Allergen-testing items will be restructured into separate items for environmental, food and latex, medication, and anaesthetic-related allergies. Doctors (excluding dermatologists) will be able to bill two aeroallergen skin-prick testing services per 12-month period. Dermatologists will be able to bill multiple aeroallergen skin-prick testing services.
 
Visit the DoH website for more information.

Plastic and reconstructive surgery items
The DoH dissolved the Medicare Claims Review Panel (MCRP) in September. The MCRP was responsible for assessing doctors’ claims for various MBS items that require demonstration of clinical need before Medicare benefits are payable, many of which are for potentially cosmetic services.
 
With the dissolution of the MCRP, the Government has amended a number of plastic and reconstructive surgery items to align them with appropriate clinical practice. GPs who claim these services will no longer need to seek assessment by the MCRP on their clinical relevance.

The changes include amending the item for:
  • the correction of congenital deformities of the ear, such as ‘bat ear’ (item 45659). The amendment clarifies the clinical indications for the procedure, limited to in-hospital only procedures and restricted to patients less than 18 years of age to help prevent cosmetic misuse
  • upper-eyelid reduction (item 45617) to specify where the indication for surgery is skin redundancy causing a visual field defect. The item will require confirmation by an optometrist or ophthalmologist. It is expected that patient records will include photographic and/or diagnostic imaging evidence demonstrating the clinical need for this service.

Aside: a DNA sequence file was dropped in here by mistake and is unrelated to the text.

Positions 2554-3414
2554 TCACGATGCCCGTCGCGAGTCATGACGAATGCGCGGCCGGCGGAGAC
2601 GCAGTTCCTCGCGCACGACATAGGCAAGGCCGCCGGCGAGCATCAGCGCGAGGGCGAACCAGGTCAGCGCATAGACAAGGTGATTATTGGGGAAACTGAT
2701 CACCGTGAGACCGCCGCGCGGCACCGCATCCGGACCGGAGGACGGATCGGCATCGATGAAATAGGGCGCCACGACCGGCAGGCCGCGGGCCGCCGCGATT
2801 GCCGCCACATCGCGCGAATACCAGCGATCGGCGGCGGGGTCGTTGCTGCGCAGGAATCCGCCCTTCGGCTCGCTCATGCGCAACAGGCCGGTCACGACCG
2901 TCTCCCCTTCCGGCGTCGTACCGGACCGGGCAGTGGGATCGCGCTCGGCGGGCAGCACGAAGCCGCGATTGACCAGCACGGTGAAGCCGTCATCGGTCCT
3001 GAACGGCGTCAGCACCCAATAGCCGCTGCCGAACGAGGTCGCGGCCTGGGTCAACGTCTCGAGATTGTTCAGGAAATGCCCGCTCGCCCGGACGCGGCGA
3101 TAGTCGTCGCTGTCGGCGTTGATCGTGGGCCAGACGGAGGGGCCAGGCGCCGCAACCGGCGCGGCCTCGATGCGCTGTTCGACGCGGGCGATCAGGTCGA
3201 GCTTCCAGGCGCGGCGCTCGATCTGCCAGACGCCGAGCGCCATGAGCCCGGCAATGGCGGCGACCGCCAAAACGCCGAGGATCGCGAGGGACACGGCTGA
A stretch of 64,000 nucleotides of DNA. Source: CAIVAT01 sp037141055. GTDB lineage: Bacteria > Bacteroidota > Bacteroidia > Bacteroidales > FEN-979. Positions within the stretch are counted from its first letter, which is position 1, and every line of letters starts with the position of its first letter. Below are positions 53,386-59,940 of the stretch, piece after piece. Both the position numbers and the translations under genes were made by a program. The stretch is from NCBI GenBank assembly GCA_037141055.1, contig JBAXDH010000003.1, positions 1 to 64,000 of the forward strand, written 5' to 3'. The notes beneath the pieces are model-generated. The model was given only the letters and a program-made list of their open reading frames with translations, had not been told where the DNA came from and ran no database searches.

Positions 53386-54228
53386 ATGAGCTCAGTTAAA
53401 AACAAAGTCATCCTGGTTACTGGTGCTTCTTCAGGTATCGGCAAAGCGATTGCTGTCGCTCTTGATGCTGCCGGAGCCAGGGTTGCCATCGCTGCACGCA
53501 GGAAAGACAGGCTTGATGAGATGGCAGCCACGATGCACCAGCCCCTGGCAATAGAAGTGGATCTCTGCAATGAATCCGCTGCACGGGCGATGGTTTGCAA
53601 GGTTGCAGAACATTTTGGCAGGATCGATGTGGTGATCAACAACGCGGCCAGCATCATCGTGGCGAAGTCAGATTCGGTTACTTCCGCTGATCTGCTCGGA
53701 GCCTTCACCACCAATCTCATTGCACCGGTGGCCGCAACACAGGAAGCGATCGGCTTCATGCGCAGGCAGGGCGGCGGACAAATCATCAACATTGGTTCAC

MBS Online has published more information about the changes to plastic and reconstructive surgery items (including new item descriptors).

GP resource
The RACGP’s Medicare Benefits Schedule (MBS) fee summary is designed to provide a quick and easy reference to Medicare item numbers and patient rebates relevant to general practice. A one-page guide covering the most commonly used items in general practice is also available.



fee summary MBS review taskforce Medicare Benefits Schedule



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Dr Arshad Merchant   19/10/2018 6:49:30 AM

This is to demoralise the GPs & support specialists.. where is RACGP stand?? The time has come when RACGP stop the MBS bull billing & introduce realist CPI base payment structure


Daniel Byrne   19/10/2018 9:02:57 AM

Thanks for the update and the links to further resources.
Much appreciated.


Kerry Hancock   19/10/2018 10:12:04 AM

Re Spirometry item numbers - please note that pre and post bronchodilator tests are still required for both item numbers. For the new 11505 item number in order to meet quality requirements to make or confirm a diagnosis then patients must have three acceptable tests for each testing period (pre/post bronchodilator), and meet repeatability criteria with the best effort recorded. Spirometry should be performed by a person who has undergone training and is qualified to perform it to recommended standards.
http://www.mbsonline.gov.au/internet/mbsonline/publishing.nsf/Content/10CFBDA55AD13E6DCA25831A0008957D/$File/Thoracic%20medicine%20item%20descriptors.pdf
(hope that link work!)
https://lungfoundation.com.au/news/increase-to-spirometry-rebate-improves-equitable-access-to-care/